Conductive polythiophene-based brushes grafted from an ITO surface via a self-templating approach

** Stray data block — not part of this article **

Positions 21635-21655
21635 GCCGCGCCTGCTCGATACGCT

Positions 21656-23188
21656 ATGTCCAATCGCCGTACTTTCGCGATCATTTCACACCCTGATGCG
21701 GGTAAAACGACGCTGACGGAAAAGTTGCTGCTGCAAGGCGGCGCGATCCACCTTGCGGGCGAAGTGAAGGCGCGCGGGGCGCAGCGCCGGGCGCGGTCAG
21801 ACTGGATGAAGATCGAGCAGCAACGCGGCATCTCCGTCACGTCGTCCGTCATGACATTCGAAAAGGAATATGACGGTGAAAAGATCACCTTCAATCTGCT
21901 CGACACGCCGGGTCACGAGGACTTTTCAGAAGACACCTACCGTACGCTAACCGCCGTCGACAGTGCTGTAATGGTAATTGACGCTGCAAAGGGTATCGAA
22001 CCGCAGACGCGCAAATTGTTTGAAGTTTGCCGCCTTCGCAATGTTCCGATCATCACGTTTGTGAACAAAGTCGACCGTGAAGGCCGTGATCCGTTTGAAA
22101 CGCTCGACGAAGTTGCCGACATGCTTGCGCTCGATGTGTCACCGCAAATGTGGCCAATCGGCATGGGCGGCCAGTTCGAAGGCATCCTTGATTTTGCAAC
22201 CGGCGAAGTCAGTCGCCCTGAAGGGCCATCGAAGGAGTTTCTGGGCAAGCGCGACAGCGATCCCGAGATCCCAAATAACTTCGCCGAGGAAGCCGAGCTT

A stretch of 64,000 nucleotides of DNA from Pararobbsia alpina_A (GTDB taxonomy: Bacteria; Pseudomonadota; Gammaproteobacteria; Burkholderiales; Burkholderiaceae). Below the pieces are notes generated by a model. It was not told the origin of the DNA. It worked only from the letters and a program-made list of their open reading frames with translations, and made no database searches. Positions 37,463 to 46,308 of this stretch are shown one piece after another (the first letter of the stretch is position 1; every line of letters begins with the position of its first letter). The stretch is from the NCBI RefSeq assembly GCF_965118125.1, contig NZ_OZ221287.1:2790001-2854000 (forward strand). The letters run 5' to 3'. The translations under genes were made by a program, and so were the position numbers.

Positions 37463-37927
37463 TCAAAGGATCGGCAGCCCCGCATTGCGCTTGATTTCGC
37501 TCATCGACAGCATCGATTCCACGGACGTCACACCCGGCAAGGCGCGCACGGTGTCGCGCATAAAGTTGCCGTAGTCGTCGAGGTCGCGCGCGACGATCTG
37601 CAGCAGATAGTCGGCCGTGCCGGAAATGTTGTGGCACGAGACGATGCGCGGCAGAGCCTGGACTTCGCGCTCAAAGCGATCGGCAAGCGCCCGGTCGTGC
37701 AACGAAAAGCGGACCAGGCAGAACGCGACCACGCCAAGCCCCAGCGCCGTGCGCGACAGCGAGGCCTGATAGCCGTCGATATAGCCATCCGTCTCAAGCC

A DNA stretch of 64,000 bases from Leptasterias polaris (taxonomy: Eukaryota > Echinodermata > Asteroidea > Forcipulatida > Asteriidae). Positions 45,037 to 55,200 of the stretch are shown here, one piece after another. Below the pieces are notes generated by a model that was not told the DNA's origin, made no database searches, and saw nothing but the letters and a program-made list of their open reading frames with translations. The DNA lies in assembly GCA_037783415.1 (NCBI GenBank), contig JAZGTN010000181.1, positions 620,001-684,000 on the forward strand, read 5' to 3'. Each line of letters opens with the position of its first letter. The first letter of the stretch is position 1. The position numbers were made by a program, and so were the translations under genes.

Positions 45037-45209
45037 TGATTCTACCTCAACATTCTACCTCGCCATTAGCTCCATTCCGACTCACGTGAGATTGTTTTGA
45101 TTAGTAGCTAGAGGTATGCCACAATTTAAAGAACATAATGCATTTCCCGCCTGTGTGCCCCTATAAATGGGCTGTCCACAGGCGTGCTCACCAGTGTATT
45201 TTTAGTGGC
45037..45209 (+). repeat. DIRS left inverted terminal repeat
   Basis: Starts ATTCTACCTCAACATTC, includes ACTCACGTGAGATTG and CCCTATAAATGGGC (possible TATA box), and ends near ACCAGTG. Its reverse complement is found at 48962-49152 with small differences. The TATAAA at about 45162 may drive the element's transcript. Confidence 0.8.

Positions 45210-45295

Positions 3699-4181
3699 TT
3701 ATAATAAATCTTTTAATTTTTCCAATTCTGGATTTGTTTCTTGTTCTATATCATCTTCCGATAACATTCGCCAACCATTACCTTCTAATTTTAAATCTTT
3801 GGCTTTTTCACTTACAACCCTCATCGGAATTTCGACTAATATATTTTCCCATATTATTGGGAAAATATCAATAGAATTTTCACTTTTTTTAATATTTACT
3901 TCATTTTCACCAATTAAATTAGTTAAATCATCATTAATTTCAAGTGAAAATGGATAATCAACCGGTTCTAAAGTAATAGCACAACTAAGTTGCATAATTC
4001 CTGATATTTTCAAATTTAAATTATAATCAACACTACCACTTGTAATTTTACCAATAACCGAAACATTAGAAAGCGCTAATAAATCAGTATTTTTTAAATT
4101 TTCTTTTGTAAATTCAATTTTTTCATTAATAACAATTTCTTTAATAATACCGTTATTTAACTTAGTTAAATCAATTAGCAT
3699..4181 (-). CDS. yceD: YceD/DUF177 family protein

Conductive polythiophene-based brushes grafted from an indium tin oxide substrate were fabricated as promising materials with directional conductivity for potential optoelectronic applications. The obtained brushes, thanks to their ordered structure and large conjugation length, exhibited high conductivity after chemical doping. Surface-initiated photoiniferter mediated polymerization of a 3-methylthienyl methacrylate monomer was used in the first step of grafting enabling formation of dense brushes. In the second step a self-templating approach that utilized oxidative polymerization of the pendant thiophene groups in the grafted multimonomer chains was used for the formation of ladder-like conjugated brushes. The polymerization conditions were optimized towards the largest possible effective conjugation lengths of the macromolecules. The rate of the undesirable spontaneous iodine dedoping process was followed for the first time using conductive atomic force microscopy. UV-VIS and grazing angle IR spectroscopy were applied to find correlations between various synthetic procedures and the conjugation lengths of the brushes.